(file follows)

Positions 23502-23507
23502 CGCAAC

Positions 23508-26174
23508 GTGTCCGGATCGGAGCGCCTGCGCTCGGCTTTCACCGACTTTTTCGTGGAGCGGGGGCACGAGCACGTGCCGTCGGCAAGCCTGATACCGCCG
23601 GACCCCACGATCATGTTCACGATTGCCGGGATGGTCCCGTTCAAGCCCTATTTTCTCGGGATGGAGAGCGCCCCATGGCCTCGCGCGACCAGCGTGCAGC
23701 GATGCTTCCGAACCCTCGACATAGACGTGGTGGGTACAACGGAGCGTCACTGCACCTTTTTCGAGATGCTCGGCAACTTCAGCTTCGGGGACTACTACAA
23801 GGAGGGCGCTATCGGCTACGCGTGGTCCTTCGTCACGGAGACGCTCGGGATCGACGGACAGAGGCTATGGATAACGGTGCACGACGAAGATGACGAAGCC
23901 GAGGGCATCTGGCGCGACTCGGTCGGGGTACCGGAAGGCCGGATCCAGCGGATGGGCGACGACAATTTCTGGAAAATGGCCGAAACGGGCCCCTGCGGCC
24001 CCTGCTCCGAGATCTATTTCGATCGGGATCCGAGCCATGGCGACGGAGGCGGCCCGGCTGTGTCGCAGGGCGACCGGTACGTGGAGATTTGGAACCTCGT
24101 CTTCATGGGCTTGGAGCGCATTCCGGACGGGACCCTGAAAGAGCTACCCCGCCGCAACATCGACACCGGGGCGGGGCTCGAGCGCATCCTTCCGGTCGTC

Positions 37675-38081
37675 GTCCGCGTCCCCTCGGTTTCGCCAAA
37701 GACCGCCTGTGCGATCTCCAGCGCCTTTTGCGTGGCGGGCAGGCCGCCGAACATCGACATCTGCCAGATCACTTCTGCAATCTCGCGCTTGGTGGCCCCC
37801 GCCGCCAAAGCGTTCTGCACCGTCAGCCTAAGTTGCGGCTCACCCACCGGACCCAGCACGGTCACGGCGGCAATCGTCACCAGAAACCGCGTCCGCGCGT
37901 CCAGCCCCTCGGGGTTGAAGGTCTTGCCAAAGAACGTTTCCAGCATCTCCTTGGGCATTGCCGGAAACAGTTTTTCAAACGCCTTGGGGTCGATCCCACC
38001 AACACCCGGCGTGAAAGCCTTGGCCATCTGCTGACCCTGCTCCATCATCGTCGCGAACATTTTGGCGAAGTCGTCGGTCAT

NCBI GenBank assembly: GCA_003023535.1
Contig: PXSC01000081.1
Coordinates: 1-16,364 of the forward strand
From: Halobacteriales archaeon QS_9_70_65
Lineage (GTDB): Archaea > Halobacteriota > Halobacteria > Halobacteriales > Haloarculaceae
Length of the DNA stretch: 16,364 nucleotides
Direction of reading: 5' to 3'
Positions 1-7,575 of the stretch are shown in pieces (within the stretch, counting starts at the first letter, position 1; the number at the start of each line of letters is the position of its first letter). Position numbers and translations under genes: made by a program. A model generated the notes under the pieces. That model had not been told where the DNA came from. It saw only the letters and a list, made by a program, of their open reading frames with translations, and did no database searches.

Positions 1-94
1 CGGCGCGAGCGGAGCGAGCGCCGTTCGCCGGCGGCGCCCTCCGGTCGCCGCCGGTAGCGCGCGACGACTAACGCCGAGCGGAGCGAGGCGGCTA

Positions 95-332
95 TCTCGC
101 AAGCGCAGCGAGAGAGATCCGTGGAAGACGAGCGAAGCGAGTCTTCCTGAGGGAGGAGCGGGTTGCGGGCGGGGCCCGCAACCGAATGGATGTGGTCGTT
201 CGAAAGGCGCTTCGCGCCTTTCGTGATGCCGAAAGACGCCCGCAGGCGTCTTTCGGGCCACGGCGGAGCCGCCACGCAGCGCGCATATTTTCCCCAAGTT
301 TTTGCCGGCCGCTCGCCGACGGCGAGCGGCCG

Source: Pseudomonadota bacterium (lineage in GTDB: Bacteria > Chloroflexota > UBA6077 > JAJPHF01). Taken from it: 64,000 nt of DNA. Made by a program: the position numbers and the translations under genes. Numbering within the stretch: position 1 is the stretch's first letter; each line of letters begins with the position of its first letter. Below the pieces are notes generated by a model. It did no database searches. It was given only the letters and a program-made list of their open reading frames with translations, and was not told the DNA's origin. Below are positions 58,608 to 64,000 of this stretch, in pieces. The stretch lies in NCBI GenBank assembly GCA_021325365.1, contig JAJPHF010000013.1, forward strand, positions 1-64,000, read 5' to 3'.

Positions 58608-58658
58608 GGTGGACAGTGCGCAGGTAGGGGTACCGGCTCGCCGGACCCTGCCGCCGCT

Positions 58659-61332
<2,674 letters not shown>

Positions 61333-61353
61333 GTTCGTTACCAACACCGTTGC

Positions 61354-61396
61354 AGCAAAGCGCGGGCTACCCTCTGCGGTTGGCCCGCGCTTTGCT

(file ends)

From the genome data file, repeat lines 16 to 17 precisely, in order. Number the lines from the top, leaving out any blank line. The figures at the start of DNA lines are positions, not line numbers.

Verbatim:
38001 AACACCCGGCGTGAAAGCCTTGGCCATCTGCTGACCCTGCTCCATCATCGTCGCGAACATTTTGGCGAAGTCGTCGGTCAT

NCBI GenBank assembly: GCA_003023535.1